Another great aspect of FF3 is the equipment system. Each character has two arms, and each arm can carry either a weapon or a shield (if your current class permits you to use a shield). You want high attack? Go ahead and equip two weapons. But be advised that your enemies will get double the amount of hits on you if you don't have a shield. Every time you equip a new weapon or shield you're faced with a strategic decision: Do I want to hit harder or stay alive longer? This may not seem too impressive. In fact I just went with two weapons throughout most of the game. My four-fighter party had no need of measly healers with so many Potions and Hi-Potions in abundance. And then one day I finally got tired of running out of Hi-Potions and said to myself "You know what? Now is a good time to get a shield." So, depending on your play style, the shield versus sword decision can have a major impact on how you play the game. I only wish there were more uses for all my accessory slots. I mean, what exactly can any helmet besides a Ribbon do for me that my armor can't? I would just as soon have that defense put on to my armor and have had one less thing to worry about upgrading and re-equipping. Also, some elemental-flavored shields (ala FF6) would have been really nice, but I guess it's too much to ask for something so early. Still, a remake would benefit much from inclusion of elemental shields, in my opinion.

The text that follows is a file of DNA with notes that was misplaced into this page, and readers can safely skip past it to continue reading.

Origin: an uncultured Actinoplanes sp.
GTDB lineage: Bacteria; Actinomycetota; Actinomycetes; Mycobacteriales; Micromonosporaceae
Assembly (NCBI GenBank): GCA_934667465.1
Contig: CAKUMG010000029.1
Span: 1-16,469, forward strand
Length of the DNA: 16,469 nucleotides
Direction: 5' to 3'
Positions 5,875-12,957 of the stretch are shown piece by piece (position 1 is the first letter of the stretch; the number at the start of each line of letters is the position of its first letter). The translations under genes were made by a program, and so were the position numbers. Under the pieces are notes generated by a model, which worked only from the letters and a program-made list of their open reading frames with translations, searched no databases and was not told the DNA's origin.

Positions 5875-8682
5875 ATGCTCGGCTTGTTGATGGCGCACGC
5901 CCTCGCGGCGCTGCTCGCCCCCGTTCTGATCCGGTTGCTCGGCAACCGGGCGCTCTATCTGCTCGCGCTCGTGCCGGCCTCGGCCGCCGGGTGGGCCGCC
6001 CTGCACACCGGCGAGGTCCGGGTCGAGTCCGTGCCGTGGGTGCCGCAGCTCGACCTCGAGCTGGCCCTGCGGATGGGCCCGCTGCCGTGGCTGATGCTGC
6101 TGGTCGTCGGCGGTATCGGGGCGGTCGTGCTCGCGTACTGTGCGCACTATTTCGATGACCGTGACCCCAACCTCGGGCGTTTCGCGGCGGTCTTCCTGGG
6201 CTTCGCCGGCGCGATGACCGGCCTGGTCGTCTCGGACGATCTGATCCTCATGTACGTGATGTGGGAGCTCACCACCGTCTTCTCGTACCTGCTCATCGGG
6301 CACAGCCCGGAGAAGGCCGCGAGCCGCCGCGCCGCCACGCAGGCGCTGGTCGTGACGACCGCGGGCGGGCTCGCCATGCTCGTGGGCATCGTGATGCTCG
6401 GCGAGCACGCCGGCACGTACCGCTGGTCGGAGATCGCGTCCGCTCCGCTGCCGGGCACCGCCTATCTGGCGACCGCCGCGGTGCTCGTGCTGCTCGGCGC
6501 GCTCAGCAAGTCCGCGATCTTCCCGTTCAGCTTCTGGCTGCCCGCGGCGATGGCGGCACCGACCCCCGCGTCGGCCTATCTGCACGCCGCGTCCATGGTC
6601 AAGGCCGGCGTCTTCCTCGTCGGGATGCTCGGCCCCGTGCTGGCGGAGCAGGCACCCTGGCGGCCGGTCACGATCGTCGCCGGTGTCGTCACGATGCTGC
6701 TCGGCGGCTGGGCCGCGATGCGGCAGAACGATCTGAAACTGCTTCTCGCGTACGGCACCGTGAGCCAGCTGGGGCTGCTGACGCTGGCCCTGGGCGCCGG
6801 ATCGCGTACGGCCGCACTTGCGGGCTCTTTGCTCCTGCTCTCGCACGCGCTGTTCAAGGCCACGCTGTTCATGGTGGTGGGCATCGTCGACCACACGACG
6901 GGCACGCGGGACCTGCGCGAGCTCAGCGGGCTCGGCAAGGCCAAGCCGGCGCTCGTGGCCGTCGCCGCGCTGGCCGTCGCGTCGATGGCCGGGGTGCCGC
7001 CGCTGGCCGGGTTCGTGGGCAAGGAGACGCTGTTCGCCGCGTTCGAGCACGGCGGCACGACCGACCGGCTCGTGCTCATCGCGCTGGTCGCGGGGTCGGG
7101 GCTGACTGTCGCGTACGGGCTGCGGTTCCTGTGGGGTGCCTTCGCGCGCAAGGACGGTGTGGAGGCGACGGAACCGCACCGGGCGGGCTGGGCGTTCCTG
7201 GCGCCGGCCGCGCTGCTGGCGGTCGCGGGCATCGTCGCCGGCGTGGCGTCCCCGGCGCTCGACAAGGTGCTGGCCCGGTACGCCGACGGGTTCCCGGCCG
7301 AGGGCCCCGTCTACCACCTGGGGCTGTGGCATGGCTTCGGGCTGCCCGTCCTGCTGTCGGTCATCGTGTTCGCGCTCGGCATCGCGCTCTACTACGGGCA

Though, admittedly, I would have liked FF5's ability to equip a secondary skill on my jobs, that's probably asking a bit too much from the game. I think that's the only thing from FF5 that I would want in this game, though. I personally felt that FF3's skill system was handled in a much more appealing fashion.